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During the statutory medical examination on entrance to primary school 943 5-year-old girls were screened for asymptomatic bacteriuria. A prevalence of 2.1% was found. None of the 20 children with asymptomatic bacteriuria was recognized by the parents as having a urinary infection, though 14 of them had symptoms of lower urinary tract infection. In 16 of(More)
Savage, D. C. L., Wilson, M. I., McHardy, M., Dewar, D. A. E., and Fee, W. M. (1973). Archives of Disease in Childhood, 48, 8. Covert bacteriuria of childhood: a clinical and epidemiological study. A 4-year screening programme for covert bacteriuria in Dundee primary schoolgirl entrants showed a prevalence of 1 6% and an annual incidence of 0 °9%. Among 109(More)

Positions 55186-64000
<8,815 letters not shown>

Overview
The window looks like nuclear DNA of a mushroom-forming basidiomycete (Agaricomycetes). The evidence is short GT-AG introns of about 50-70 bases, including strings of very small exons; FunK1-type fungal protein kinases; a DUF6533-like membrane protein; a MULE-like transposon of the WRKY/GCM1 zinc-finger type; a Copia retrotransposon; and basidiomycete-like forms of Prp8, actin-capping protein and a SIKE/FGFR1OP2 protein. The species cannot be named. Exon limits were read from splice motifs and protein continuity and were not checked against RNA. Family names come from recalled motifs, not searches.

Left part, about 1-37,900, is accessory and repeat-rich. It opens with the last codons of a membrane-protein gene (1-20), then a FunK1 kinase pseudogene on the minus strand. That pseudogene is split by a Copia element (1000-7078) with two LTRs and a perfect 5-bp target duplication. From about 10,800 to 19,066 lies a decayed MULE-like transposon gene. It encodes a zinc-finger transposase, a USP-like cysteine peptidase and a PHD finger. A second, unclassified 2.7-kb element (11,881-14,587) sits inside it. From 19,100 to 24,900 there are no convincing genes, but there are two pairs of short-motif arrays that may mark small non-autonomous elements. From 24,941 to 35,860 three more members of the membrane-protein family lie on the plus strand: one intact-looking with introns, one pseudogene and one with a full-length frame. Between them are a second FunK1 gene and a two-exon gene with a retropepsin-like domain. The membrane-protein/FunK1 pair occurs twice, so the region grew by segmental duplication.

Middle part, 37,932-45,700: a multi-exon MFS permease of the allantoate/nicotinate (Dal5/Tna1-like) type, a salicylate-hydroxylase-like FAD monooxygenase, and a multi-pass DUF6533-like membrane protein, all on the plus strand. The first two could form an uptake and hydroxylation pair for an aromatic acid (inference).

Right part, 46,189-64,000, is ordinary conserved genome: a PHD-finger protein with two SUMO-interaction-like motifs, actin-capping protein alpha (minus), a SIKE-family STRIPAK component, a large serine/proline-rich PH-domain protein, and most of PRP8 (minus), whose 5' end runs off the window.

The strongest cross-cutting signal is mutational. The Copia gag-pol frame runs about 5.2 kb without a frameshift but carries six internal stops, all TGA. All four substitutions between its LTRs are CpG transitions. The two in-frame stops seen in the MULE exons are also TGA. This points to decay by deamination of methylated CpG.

those with radiological pyelonephritis) and those without reflux. Our relatively small numbers and high variability make analysis difficult, but the indications are that the osmolality rises throughout the day in the controls and 'no-reflux' group, but not in those children with reflux (Fig. 1). The mean maximum osmolality of the controls was 1070 ± 93 mOsm(More)
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